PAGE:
You will be redirected back to your article in seconds

Endeavor has made its entrance on Wall Street.

Endeavor Group Holdings, home of UFC, WME and IMG, went public on Thursday with its listing on the New York Stock Exchange under the ticker symbol EDR. The stock’s first day of trading was a little bumpy but mostly stayed in positive territory. At the close, shares were up 5% to $25.20.

CEO Ari Emanuel was surrounded by Endeavor staffers Thursday morning as he rang the ceremonial bell to kick off the trading day. Endeavor’s goal is to raise between $511 million to more than $550 million. The company sold 21.3 million shares and has set aside another 3.2 million shares that will be up for grabs to the IPO underwriters for a 30-day period should demand be strong.

The $24 IPO price translates to a $10.6 billion valuation for the company. In early trading, shares shot up nearly 20% but settled down to around 7%-8% gain over the IPO price at around $26 at about 11:30 a.m. ET. It dipped below the $24 threshold briefly after noon ET but inched back in green territory shortly afterward.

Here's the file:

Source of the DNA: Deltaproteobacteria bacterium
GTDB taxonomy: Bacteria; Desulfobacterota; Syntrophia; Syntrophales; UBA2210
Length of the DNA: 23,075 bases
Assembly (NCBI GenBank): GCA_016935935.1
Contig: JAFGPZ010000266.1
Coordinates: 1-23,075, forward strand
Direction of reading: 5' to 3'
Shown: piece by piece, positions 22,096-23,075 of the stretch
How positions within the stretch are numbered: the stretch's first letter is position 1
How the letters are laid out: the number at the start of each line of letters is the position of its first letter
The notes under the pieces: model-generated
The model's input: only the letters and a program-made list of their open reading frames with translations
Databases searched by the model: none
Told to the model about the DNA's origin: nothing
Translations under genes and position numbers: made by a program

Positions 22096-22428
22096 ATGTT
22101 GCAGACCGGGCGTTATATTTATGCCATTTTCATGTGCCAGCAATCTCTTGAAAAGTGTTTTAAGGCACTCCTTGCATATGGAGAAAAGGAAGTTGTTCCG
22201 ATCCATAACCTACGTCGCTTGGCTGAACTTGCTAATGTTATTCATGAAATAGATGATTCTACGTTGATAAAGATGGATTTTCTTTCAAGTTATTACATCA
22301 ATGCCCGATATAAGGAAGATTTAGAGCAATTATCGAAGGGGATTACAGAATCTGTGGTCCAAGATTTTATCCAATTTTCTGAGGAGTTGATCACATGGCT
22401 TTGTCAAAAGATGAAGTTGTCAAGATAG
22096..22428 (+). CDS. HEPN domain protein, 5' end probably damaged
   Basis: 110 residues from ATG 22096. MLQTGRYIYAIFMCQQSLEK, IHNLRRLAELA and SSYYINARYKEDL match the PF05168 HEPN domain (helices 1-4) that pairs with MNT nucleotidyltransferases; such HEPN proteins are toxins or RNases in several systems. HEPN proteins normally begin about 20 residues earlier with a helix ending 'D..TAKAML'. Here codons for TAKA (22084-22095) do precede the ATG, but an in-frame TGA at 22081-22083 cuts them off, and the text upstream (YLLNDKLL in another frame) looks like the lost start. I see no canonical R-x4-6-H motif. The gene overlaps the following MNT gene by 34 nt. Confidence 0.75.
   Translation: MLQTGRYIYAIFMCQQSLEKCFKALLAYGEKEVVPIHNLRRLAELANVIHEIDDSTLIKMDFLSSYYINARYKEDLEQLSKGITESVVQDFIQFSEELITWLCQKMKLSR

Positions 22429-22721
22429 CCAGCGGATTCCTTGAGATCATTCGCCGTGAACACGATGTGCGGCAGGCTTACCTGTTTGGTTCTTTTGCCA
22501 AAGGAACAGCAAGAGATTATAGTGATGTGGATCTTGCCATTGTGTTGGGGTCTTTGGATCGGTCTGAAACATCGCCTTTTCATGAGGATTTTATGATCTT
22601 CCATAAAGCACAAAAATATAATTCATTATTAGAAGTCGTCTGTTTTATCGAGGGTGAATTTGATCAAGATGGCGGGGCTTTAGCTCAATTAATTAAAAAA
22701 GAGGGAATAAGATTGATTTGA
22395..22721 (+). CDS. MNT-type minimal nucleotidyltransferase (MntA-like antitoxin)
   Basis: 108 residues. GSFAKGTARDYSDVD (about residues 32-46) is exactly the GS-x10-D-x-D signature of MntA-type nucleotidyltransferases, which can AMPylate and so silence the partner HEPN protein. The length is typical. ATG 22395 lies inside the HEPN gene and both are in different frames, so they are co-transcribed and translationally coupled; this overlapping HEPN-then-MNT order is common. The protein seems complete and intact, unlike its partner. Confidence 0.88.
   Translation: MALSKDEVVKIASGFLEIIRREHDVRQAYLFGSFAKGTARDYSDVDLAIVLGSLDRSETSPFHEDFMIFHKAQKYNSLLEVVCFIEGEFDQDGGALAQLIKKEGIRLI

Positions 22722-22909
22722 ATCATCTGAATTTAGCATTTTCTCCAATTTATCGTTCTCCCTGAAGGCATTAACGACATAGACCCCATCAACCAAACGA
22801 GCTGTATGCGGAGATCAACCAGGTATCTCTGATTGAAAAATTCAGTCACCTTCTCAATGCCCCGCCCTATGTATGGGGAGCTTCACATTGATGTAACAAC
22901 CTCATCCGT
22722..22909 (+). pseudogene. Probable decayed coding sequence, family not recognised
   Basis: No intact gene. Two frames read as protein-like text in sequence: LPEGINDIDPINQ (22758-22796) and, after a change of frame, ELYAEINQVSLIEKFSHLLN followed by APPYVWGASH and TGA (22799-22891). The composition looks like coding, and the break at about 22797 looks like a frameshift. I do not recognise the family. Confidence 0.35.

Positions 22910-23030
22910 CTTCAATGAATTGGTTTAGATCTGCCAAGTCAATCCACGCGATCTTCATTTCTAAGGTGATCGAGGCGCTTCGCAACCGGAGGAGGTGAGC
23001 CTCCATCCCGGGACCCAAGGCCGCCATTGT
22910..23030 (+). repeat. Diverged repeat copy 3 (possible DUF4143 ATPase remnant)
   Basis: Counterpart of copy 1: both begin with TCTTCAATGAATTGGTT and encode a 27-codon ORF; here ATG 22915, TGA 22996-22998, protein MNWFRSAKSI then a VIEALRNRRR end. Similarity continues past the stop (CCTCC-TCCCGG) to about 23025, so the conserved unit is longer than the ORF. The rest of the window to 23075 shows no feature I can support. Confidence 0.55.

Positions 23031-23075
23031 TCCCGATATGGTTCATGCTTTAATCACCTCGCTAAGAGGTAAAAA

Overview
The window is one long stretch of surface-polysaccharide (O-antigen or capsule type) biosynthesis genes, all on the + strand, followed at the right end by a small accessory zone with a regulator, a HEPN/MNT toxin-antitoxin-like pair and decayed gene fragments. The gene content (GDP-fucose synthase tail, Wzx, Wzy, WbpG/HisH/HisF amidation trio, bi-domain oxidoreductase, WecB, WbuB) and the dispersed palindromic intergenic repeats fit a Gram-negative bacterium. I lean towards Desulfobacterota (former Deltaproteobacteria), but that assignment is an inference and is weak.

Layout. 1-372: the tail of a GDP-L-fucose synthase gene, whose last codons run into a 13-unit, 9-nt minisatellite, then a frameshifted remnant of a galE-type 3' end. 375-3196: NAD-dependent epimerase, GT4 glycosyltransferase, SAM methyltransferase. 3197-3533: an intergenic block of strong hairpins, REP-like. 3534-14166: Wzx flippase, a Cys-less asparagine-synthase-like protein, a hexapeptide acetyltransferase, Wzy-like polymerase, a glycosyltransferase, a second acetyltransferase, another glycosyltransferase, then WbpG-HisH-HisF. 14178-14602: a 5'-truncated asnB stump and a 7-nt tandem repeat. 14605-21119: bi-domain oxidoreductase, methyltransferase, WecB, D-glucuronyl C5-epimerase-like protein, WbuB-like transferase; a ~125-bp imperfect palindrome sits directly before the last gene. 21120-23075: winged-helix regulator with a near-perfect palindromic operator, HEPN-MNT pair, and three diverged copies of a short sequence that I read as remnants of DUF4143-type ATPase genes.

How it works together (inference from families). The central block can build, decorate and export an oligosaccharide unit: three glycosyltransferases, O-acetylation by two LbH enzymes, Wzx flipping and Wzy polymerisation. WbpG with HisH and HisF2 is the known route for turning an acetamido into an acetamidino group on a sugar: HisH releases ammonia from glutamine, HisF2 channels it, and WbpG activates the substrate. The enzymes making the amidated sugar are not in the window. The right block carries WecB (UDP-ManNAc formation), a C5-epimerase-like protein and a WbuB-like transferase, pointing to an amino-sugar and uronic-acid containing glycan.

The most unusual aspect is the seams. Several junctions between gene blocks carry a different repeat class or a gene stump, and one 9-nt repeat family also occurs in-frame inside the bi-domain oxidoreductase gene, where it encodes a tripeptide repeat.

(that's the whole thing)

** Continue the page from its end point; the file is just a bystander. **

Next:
Endeavor’s debut will demonstrate the level of investor appetite for an independent content- and event-driven conglomerate that is definitely still in growth mode. Endeavor recorded a net loss of $625 million in 2020 while its debt load stands at of $5.9 billion. By the estimate of the IPO research firm New Constructs, the company has plowed through more than $1 billion in free cash flow per year in recent years.

Endeavor has told Wall Street that it is in banking on the power of its relationship with talent and content creators to drive business across its disparate units, which are largely focused on content and live events. In tandem with the IPO process, Endeavor is in the process of raising about $1.7 billion in order to buy out the remaining 49% stake in UFC that it does not already own. Endeavor is banking big on a windfall of consumer spending on sports and live events again as pandemic conditions ease.

Endeavor’s IPO marks the first time that the parent company of a major Hollywood talent agency has been publicly traded since the 1980s when ICM was traded as part of then-owner Marvin Josephson’s larger business portfolio. But ICM eventually went private again through a $70 million management buyout in 1988.

Among those joining Emanuel in the bell-ringing session were Endeavor chairman Patrick Whitesell, Endeavor president Mark Shapiro, WME TV chief Rick Rosen, UFC boss Dana White and longtime Endeavor/WME communications chief Christian Muirhead.